You're probably not going to select dress shoes to wear to the gym. In a similar way, the SSL/TLS certificate you select depends on what it's being used for. There are different certificate types developed to satisfy various use cases.

Once you assess your business requirements, you will be able to determine which is the right SSL/TLS certificate or certificate mix to encrypt your web application(s) – or you can ask an expert. For the do-it-yourselfers, here are some common use cases and the type of SSL/TLS certificate recommended for each.

Common Use Cases for SSL/TLS Certificates

HTTPS Connection for a Single Domain

This represents someone with a basic website, landing page, or another web-based project that has only one possible domain via HTTPS (e.g., https://www.example.com and https://example.com)

Recommendation

  1. If sensitive information is requested (e.g., login credentials or credit card transactions) for client-to-server transmissions, an EV certificate is recommended because it offers the highest identity assurance and an added visual indicator in the browser.
  2. You might also consider a Standard OV certificate, which has some identity assurance as a lower cost alternative.

HTTPS Connection for Multiple Domains

Useful for an organization with a basic website secured with SSL/TLS and the site allows multiple domains for HTTPS delivering the same web content (e.g., https://www.example.com, https://example.com and https://example2.com)

Recommendation

  1. If sensitive information is requested (e.g., login or credit card transactions) for client-to-server transmissions, an EV certificate is recommended for highest identity assurance and the added visual cue.
  2. You might also consider an Advantage OV certificate, which has some for identity assurance as a lower cost alternative.

If additional domains, subdomains or SANs  are required, a UC Multi-domain Certificate will cover you (e.g., mail.example. com, buy.example2.com, etc.).

Microsoft Exchange, Lync or Skype for Business Server

This use case typically involves encryption at multiple end-points because a unique domain for each service is usually required in desktop client-to-server environments using a Microsoft Exchange server: Webmail/IIS, SMTP, POP, IMAP and UM.

Recommendation

  1. If sensitive information is requested (e.g., login or credit card transactions) for client-to-server transmissions, an EV certificate is recommended for highest identity assurance and the added visual cue.
  2. To secure multiple domains on one certificate, a UC Multi-domain/SANs certificate is recommended. UC Multi-domains are also useful whenever there's a need to secure multiple names across different domains.

Server to Server

Situations when mutual authentication between two servers is needed and the certificate extension, EKU, requires client authentication (e.g., Exchange TLS between two organizations where one organization has a server with data that it needs to send to a third-party for processing. This is where mutual authorization is used that does not require a browser).

Recommendation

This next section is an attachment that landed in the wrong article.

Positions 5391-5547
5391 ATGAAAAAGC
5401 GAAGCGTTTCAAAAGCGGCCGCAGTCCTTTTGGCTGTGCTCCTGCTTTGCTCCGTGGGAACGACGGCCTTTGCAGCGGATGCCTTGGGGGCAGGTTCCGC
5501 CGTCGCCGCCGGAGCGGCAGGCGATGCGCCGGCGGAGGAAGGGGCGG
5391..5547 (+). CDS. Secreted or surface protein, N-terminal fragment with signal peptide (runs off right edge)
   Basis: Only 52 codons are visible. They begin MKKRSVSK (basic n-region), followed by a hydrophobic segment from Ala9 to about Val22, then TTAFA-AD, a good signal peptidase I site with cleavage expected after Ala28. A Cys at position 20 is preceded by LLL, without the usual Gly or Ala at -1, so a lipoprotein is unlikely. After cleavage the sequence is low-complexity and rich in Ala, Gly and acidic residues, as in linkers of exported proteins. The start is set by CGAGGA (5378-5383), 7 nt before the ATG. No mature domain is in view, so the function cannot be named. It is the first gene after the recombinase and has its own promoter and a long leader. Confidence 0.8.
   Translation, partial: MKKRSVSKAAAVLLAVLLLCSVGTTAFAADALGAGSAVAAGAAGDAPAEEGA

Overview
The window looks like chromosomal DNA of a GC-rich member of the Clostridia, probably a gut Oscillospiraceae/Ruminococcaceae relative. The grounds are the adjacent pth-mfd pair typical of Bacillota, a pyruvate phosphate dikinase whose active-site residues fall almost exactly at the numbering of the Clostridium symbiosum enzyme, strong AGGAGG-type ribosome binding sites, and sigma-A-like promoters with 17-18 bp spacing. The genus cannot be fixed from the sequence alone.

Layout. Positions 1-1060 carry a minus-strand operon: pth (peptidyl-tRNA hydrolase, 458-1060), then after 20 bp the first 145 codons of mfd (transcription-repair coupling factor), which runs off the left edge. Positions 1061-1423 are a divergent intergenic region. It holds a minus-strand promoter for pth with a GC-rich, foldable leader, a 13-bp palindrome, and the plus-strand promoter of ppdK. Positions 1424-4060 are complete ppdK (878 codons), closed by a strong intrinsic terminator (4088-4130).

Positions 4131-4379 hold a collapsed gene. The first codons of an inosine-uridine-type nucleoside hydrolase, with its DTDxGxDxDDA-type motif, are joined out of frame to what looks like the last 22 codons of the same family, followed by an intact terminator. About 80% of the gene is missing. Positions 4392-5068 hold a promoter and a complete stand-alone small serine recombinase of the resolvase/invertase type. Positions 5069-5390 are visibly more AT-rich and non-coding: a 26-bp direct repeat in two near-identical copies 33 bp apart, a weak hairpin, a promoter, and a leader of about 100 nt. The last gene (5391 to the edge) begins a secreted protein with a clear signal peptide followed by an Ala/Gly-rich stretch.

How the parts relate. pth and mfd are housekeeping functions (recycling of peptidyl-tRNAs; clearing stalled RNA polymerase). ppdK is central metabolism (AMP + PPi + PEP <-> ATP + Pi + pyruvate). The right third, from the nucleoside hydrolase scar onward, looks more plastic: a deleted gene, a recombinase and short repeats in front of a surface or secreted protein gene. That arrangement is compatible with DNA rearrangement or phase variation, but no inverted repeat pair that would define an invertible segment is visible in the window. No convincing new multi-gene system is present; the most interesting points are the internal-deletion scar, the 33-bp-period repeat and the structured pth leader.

1. Standard OV certificate that supports Client and Server Authentication

HTTPS for a Domain and an Unlimited Number of Its Subdomains

An efficient method that secures a domain and an unlimited number of its subdomains across an unlimited number of servers, which saves time and money. 

Recommendation

  1. Wildcard certificate, if they
    1. share a common root domain (e.g., *.example.com),
    2. multiple identical servers are required, for example load balancing
    3. a duplicate certificate is needed for a hybrid RSA/ECC deployment

While a Wildcard certificate enables administrative efficiencies for a domain, they bring security vulnerabilities at the server. Entrust Datacard recommends using Best Practices including SSL Server Testing and other safeguards when deploying Wildcard certificates. Check out our white paper, Private Key Duplication: The Safe Use of Wildcard and Multi-server Certificates.

HTTP Security for Non-registered Domain Names

A method to secure internal domains, non-fully qualified domain names (Non-FQDNs), which aren't registered and reserved IP addresses. 

Recommendation

  1. Private SSL/TLS Certificates provide an easy and affordable method to secure domains that don't require public trust. Private certificates provide the same key sizes, signing algorithms as publicly trusted SSL/TLS certificates — but are issued via a privately shared CA that protects you against possible impersonation attacks by ensuring no two certificate names are alike.
    1. Private SSL/TLS eliminates the cost of running and maintaining an internal CA.  Private SSL/TLS are not limited to Non-FQDNs, and
    2. can be used for any internal network where an organization might be considering the use of an internal PKI/CA. 

These are some of the most basic use cases for SSL/TLS certificates.

7-Part Blog Series

  1. SSL/TLS 101 – Why Do I Need an SSL/TLS Certificate
  2. SSL/TLS Certificate Types – Choosing the Right One for Your Use Case
  3. SSL/TLS Verification – Digital Identity for Your Website
  4. What is a SAN (Subject Alternative Name) and how is it Used?
  5. What is a CSR and How Do I Get One?
  6. What's the Difference between a Public and Private Trust Certificate?
  7. How to Build an SSL/TLS Certificate | The Five Simple Steps That Bring You to HTTPS

Additional Resources

How to Identify an Authentic Website
How Does SSL/TLS Work?
Bi-Weekly Certificate Management Demo

Diana Gruhn

Diana Gruhn

Diana Gruhn is a Senior Product Marketing Manager at Entrust Datacard, the brand that offers trusted identities and secure transaction technologies for entirely reliable and secure IT ecosystems. She has been working in the high technology industry for 10+ years and is enthusiastic about helping businesses stay secure as well as the people who transact with them.